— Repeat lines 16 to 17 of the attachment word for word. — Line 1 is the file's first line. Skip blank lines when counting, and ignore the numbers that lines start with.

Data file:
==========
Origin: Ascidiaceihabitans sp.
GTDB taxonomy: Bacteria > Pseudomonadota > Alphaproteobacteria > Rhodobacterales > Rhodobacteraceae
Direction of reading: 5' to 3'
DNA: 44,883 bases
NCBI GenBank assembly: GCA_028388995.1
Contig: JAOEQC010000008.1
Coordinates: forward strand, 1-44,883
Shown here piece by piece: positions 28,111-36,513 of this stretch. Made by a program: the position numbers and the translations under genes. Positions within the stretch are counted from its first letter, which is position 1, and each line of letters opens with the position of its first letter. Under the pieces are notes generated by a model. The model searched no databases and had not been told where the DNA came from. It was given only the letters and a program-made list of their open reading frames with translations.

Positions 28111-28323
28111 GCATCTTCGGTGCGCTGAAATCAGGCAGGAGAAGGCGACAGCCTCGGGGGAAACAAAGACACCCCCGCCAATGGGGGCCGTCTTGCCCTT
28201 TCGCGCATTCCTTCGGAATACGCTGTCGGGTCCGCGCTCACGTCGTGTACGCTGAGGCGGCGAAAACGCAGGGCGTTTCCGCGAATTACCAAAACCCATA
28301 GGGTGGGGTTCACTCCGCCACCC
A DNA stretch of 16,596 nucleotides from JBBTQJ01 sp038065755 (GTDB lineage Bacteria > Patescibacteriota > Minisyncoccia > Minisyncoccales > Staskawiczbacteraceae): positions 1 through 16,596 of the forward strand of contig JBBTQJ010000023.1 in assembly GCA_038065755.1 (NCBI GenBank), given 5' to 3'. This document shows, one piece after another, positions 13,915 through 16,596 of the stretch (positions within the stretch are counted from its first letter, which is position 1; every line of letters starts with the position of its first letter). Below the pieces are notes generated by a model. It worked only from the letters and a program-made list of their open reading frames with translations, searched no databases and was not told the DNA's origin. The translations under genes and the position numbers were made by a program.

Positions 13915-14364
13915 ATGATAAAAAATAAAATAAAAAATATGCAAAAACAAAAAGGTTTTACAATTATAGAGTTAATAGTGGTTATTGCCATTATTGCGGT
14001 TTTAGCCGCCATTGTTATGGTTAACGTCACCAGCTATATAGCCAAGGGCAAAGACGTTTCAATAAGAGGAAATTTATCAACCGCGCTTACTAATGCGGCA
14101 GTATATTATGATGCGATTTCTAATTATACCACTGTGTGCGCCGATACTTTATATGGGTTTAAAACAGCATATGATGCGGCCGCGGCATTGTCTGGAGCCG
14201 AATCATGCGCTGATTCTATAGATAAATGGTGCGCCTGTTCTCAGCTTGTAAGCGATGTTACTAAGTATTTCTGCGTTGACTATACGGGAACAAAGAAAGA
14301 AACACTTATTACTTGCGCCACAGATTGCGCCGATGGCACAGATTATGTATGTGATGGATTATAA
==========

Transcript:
14001 TTTAGCCGCCATTGTTATGGTTAACGTCACCAGCTATATAGCCAAGGGCAAAGACGTTTCAATAAGAGGAAATTTATCAACCGCGCTTACTAATGCGGCA
14101 GTATATTATGATGCGATTTCTAATTATACCACTGTGTGCGCCGATACTTTATATGGGTTTAAAACAGCATATGATGCGGCCGCGGCATTGTCTGGAGCCG